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Mideast edition, Friday, September 21, 2007

BÖBLINGEN, Germany — Pfc. Kara Yost was taking deep breaths, but not because she was nervous.

“The smell is so much better,” Yost said. “It’s fresher. The grass smells so good.”

Baghdad is 100-plus degrees of pavement, dirt and trash; Germany is clean and green. What a difference a day makes.

“It’s the little things you notice,” said Yost, of 1st Platoon, 554th Military Police Company, which, on Wednesday, flew to Germany from Iraq, concluding a 15-month deployment.

The 27 soldiers were attached to the Bamberg-based 630th MP Company, whose soldiers also returned Wednesday.

The “Ugly Platoon,” as they are nicknamed, oversaw up to four Iraqi police stations at a time in eastern Baghdad in an area controlled by the Schweinfurt-based 1st Battalion, 26th Infantry Regiment.

The soldiers went on more than 400 combat patrols, with most soldiers hitting the streets six out of seven days per week, said 1st Lt. Ari Fisher.

They mentored more than 1,200 Iraqi police officers to search vehicles correctly, process paperwork properly, and hold detainees humanely, among other jobs. Sometimes they simply brought the Iraqi police food and water and made sure they weren’t sleeping on the job.

Despite its high level of activity in the harsh Rustamiyah district, the platoon’s deployment was mostly casualty-free. Several were wounded, and one soldier was killed. Cpl. Karen Clifton died June 21 when a small missile was fired into her Humvee.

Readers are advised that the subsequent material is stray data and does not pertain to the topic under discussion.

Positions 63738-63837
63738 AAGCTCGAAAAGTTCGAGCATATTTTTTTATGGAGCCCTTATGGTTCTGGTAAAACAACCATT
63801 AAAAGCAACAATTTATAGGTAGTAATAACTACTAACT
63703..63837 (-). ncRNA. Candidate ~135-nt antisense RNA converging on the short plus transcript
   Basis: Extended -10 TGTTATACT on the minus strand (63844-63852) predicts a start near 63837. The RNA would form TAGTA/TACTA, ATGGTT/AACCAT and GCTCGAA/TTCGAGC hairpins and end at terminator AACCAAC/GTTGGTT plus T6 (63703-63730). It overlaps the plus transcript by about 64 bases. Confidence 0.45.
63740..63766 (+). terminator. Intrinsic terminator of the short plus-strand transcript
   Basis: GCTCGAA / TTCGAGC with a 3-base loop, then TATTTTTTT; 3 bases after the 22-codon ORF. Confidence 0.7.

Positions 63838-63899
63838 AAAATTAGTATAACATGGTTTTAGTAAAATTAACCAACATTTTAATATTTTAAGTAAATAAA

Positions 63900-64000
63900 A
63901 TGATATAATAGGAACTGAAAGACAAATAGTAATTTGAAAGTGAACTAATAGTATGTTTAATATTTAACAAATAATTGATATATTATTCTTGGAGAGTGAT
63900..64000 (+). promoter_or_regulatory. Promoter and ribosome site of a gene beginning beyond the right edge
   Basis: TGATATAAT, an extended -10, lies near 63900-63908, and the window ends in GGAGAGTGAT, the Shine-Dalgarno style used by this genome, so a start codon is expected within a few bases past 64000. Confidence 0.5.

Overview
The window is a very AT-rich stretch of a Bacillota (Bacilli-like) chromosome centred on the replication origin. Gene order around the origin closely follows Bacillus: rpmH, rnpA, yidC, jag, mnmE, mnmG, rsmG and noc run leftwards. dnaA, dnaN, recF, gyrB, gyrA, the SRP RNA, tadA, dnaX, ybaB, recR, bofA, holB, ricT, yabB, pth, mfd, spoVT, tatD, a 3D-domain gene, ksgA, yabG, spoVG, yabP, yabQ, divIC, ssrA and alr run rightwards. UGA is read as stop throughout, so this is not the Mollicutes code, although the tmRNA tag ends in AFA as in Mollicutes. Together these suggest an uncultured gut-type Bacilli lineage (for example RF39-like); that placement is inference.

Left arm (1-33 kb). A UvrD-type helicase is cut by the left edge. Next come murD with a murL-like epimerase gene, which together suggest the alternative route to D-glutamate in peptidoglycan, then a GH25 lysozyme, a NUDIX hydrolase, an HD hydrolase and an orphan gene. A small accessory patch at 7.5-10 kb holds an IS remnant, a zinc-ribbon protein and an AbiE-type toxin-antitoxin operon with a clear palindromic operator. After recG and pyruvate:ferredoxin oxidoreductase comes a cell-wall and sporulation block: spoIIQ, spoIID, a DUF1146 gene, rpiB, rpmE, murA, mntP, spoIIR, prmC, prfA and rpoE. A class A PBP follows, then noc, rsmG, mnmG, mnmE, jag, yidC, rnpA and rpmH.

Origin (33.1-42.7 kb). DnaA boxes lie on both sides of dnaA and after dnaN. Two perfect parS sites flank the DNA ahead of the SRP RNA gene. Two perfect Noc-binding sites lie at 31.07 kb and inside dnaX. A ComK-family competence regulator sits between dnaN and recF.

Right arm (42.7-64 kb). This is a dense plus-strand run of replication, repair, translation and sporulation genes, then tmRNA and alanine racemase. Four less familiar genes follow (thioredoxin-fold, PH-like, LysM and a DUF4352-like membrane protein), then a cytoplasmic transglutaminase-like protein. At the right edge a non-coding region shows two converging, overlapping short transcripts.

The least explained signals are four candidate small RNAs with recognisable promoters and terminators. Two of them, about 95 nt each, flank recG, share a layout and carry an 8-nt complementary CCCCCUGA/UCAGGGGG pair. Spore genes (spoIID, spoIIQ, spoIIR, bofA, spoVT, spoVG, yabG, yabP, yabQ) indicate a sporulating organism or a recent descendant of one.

Clifton and her mates were guarding an intersection near the site where five 1-26 soldiers were killed in an attack on their Bradley fighting vehicle.

“If I could have done something I would have,” said Sgt. Douglas Quick, of Middletown, N.Y., who was in the Humvee with Clifton. Quick said he felt “guilty” over the incident.

“I’m relieved, relieved that he’s home,” added Quick’s wife, Krista, as they snuggled with their 2-year-old son, Blaize.

The wives of at least four soldiers from the platoon gave birth while their husbands were deployed.

“We went to the same high school, but we weren’t high-school sweethearts,” said Heidi Holladay, wife of Pfc. Benjamin Holladay. Both are from Brigham City, Utah.

“I think it was harder on her than for me, because I was so busy,” Benjamin Holladay said of the pregnancy and birth of their son, Aidan, who is now 10 months old.

“I wish I was there. I missed out on a lot of things.”

For some, it was at times a frustrating deployment. Many Iraqis did not have the same gung-ho attitude as the U.S. soldiers training them.

“Towards the end, they actually started to take over and take responsibility,” said Spc. Bradly Bechel of Bunker Hill, Ill. “Day to day, you didn’t see much of a difference. But from day one to now, you see a big difference.

“It’s kind of hard when you hand them over (to the platoon’s replacement unit). You don’t want your hard work to go down the drain after you leave.”

Fisher, the platoon leader, said that the politics of the day mattered little to his soldiers while they were on the streets becoming brothers and sisters.

“In years to come, when they sit down with each other, even ones who were not friends, they will have that bond with each other,” Fisher said. “They had that experience.”

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